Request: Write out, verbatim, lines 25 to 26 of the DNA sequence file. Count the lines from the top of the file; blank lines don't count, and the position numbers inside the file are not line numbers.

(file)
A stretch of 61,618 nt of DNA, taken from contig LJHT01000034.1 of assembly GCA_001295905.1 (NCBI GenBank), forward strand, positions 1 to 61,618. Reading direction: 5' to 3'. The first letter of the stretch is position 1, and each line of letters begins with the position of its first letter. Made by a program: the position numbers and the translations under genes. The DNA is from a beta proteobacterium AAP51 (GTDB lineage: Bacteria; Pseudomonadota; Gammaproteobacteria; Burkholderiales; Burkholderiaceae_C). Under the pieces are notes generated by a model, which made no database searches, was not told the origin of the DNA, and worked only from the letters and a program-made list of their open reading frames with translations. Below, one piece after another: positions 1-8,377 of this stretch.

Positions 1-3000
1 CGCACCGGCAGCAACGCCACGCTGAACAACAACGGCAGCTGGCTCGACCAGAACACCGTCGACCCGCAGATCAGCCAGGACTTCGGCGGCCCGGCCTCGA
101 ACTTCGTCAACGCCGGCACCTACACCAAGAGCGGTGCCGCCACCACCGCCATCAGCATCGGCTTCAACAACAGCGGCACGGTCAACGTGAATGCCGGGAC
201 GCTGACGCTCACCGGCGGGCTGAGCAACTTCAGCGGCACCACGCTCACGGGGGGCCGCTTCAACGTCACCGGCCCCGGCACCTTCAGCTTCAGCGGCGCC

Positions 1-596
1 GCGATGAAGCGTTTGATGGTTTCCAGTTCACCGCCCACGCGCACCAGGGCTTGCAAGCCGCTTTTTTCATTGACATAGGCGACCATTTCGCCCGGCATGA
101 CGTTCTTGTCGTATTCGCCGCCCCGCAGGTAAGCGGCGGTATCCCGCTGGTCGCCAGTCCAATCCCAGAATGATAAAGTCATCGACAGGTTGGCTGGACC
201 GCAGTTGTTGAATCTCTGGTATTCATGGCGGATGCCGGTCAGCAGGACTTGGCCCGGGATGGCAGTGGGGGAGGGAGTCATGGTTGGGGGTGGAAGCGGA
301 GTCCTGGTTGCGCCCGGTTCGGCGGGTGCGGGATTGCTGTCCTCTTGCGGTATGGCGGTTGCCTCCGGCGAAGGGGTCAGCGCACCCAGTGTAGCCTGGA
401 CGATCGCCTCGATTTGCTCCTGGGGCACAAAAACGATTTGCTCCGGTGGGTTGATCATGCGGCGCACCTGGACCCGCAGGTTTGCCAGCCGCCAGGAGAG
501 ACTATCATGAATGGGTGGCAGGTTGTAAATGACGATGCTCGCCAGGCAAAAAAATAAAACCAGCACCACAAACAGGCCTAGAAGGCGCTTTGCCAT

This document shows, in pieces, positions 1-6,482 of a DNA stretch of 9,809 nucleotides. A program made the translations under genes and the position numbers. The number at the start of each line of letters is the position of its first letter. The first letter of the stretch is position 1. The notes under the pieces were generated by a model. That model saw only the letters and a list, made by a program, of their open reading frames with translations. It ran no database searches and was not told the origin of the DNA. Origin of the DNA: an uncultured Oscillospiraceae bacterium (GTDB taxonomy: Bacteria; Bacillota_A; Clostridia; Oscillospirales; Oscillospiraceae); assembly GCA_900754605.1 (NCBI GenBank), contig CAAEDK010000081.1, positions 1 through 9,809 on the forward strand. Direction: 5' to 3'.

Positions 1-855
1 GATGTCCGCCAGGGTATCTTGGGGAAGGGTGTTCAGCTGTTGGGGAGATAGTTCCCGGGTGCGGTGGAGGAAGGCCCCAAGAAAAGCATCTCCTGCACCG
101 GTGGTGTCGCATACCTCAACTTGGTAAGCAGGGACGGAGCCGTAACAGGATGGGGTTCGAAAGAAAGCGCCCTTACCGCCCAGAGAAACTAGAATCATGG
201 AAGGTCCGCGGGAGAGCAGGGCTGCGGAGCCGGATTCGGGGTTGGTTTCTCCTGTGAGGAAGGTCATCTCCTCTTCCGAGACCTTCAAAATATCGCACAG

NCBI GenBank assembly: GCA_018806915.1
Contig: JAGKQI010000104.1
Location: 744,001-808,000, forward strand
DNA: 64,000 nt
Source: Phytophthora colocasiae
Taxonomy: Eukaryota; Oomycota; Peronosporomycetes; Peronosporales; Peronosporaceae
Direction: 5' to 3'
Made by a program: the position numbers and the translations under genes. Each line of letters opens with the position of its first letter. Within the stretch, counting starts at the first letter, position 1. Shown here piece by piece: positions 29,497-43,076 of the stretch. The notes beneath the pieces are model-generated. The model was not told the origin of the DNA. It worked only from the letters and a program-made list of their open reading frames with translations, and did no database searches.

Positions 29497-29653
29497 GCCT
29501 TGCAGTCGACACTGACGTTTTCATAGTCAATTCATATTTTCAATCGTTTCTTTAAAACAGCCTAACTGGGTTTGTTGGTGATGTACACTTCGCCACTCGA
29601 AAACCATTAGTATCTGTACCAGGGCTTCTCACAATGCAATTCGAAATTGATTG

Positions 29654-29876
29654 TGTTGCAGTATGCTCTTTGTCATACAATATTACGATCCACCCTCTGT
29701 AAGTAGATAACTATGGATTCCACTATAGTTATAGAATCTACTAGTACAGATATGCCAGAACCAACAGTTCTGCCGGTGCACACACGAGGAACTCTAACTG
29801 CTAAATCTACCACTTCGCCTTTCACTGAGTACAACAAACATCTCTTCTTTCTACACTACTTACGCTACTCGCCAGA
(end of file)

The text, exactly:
Made by a program: the position numbers and the translations under genes. Each line of letters opens with the position of its first letter. Within the stretch, counting starts at the first letter, position 1. Shown here piece by piece: positions 29,497-43,076 of the stretch. The notes beneath the pieces are model-generated. The model was not told the origin of the DNA. It worked only from the letters and a program-made list of their open reading frames with translations, and did no database searches.

Positions 29497-29653